IPO Analysis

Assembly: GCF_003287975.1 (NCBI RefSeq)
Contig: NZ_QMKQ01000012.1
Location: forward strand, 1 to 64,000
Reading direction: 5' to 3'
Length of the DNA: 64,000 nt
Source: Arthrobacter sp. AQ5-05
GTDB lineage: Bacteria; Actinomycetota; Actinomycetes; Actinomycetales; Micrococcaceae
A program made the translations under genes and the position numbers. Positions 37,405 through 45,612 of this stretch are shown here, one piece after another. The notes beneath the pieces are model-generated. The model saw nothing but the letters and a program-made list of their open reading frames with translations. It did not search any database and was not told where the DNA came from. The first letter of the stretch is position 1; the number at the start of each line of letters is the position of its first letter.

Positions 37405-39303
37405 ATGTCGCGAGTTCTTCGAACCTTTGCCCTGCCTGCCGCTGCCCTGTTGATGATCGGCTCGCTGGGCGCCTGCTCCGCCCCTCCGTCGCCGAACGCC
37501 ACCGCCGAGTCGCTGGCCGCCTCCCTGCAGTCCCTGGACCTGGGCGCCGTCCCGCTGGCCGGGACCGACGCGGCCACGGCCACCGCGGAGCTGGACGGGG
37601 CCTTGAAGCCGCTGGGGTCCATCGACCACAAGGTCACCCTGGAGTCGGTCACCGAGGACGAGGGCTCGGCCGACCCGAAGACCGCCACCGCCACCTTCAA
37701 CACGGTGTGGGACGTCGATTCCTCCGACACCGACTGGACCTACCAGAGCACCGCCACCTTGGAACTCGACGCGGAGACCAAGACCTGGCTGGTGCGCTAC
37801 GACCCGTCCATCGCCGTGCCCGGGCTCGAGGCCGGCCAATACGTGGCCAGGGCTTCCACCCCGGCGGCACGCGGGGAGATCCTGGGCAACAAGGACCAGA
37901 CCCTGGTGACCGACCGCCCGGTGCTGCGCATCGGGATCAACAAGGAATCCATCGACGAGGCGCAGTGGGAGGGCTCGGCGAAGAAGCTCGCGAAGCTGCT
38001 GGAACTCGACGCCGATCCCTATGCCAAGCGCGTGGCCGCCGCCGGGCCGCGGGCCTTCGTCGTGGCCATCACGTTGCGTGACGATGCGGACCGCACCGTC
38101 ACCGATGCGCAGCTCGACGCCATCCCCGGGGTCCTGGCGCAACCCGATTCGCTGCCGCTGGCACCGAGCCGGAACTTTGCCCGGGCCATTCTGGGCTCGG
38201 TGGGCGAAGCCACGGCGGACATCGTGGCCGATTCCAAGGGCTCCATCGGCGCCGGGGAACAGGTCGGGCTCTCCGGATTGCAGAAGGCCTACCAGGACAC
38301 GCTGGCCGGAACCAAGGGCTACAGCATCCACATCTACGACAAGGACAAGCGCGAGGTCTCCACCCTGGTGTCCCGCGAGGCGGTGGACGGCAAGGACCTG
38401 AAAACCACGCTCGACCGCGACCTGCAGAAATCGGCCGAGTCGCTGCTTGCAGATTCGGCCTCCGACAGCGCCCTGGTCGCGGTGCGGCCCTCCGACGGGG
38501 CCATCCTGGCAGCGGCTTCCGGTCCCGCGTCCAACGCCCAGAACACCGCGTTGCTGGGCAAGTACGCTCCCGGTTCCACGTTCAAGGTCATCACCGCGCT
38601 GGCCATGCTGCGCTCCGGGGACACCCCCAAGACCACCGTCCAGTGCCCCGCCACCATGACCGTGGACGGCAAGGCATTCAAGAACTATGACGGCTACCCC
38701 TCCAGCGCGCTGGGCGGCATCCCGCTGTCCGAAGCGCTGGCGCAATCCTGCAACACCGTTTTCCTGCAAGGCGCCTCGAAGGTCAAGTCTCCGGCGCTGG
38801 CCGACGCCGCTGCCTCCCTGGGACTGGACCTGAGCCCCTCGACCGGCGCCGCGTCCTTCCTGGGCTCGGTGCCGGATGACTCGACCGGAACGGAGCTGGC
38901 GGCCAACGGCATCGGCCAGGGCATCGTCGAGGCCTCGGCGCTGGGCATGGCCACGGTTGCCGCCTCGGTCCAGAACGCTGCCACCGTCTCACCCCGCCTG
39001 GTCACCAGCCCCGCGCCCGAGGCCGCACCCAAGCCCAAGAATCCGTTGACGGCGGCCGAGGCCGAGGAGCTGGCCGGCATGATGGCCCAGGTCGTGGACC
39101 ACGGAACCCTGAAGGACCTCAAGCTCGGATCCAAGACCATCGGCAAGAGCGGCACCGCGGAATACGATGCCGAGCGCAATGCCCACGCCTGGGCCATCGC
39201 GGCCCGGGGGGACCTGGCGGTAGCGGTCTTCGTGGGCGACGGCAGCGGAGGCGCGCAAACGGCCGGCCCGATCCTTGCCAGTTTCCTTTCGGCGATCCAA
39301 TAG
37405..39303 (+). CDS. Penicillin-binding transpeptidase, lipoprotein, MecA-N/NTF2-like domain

Date Heading Details